I just decided me one day that I was going to get to know everything them white bastards knew, and I was going to get to know it better than them, so could no white son-of-a-bitch nowhere talk me down, and never make me feel like I was dirt, when I could read him the alphabet, back, front, and sideways. Shit–he weren’t going to beat my ass, then. And if he tried to kill me, I’d take him with me, I swear to my mother I would… That’s how I got to know so much, baby.
But even though the novel exalts Richard’s perspective, it does not allow him to benefit from it: his death reminds me of something Baldwin says in the Kenneth Clark interview – and something built into the archetecture of “Sonny’s Blues” – something to the effect of “it’s just a matter of how they’re going to castrate you.” We can look upon the horror of Deborah’s rape as the clearly devestating consequences of unreconstructed Jim Crow, but how can we understand Richard’s suicide in the face of police brutality and northern benign neglect? We, in 2016, flatter ourselves that situations like Deborah’s are “a thing of the past” (though they’re not really), but Richard’s is just a clearer, more extreme version of what I have heard many people of color say was their experience of humiliation in the face of the police. It’s not enough to say that they didn’t do it, that they know their rights, that they educated themselves, that they “cooperate”… there is still the very live fear, pretty close to the forefront of their experiences, that in spite of ALL of that, that they might, at the drop of a hat, die a terrible death at their hands.
In the words of Elizabeth’s thoughts:
There was not, after all, a great difference betwee the world of the North and that of the South which she had fled; there was only this difference: the North promised more. And this similiarity: what it promised it did not give, and what it gave, at length and grudgingly with one hand, it took back with the other. Now she understood in this nervous, hollow, ringing city, that nervousness of Richard’s which had so attracted her–a tension to total, and so without the hope, or possibility of relief, or resolution, that she felt it in his muscles, and heard it in his breathing, even as on her breast he fell asleep.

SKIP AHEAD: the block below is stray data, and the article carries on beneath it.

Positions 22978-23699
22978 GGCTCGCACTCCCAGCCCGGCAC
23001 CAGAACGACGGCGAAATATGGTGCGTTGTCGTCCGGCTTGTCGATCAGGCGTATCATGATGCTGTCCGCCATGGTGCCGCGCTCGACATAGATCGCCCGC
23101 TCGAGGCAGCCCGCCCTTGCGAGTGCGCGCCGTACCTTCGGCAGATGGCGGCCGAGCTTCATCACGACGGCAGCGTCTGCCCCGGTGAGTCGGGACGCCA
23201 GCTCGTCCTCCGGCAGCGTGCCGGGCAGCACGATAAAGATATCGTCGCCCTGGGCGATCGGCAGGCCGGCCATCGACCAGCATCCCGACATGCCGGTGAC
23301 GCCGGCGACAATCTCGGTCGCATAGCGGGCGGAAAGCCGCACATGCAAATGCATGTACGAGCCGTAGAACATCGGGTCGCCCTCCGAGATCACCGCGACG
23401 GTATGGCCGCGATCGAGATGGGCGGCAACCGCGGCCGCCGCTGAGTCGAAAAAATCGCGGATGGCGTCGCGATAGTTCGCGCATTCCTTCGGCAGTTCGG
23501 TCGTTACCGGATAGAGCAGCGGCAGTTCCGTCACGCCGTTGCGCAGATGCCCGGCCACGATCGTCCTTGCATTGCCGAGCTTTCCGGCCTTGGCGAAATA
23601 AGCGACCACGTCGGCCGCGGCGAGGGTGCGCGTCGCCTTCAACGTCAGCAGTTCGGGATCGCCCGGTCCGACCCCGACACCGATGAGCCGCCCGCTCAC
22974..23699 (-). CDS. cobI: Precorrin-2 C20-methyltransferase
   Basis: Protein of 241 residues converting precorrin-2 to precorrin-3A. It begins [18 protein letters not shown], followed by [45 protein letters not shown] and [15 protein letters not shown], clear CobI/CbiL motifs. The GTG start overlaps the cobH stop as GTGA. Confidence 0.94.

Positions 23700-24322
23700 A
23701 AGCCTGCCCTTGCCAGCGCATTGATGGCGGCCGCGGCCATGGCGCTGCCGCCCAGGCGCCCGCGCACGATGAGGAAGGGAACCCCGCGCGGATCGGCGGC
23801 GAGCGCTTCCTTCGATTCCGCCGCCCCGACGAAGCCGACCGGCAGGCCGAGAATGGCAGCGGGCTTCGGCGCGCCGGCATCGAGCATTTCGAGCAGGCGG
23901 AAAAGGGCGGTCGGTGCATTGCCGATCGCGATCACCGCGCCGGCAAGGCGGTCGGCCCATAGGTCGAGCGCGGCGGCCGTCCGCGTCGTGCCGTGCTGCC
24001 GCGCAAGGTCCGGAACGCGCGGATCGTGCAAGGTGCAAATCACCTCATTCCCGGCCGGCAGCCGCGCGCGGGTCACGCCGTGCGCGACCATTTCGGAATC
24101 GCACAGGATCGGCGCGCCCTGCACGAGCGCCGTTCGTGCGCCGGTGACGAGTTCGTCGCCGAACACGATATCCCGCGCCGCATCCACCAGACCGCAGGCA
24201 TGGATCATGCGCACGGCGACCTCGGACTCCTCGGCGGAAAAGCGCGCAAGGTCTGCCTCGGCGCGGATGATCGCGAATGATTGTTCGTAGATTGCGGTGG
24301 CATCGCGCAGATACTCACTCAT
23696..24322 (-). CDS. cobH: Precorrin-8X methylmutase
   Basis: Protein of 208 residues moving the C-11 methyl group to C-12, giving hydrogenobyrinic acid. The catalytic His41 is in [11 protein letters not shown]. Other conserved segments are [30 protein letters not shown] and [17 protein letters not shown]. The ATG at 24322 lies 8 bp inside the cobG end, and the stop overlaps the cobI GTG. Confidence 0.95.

Two books I’ve read since the last time I read this one – Isabel Wilkerson’s The Warmth of Other Suns, and Claude Brown’s Manchild in the Promised Land – helped me read this time with a sense of geography, one I’m still coming to understand the implications of.
Though he’s intellectual, Richard is not a respectability-politics “post-racial” straw-man either. In aligning Richard with John, Go Tell It on the Mountain gets to the heart of what we can learn about James Baldwin’s vision for himself as an artist, intellectual, and activist.
With one big difference – John’s feelings about his own sexuality mean that even as the novel finishes with his epic come-to-Jesus catharsis, as Elisha walks him home, everyone else thinks John has finally “come through” – Elisha, Gabriel and Elizabeth all stand around, smiling and approving, while John stood there he “struggled to tell him something more–struggled to say–all that could never be said.”
It’s hard to tie up all the loose ends at the end of this book and draw a “lesson” from it, except that it works as a powerful expression of what might might have meant for John to be a black, Christian, gay son of the great migration, and past that, what all the other characters’ participation in the system at which John resides in the center, tells all of us, all these years later, about all that we can work to change.
I’ll be reading Notes of a Native Son (1955) – next.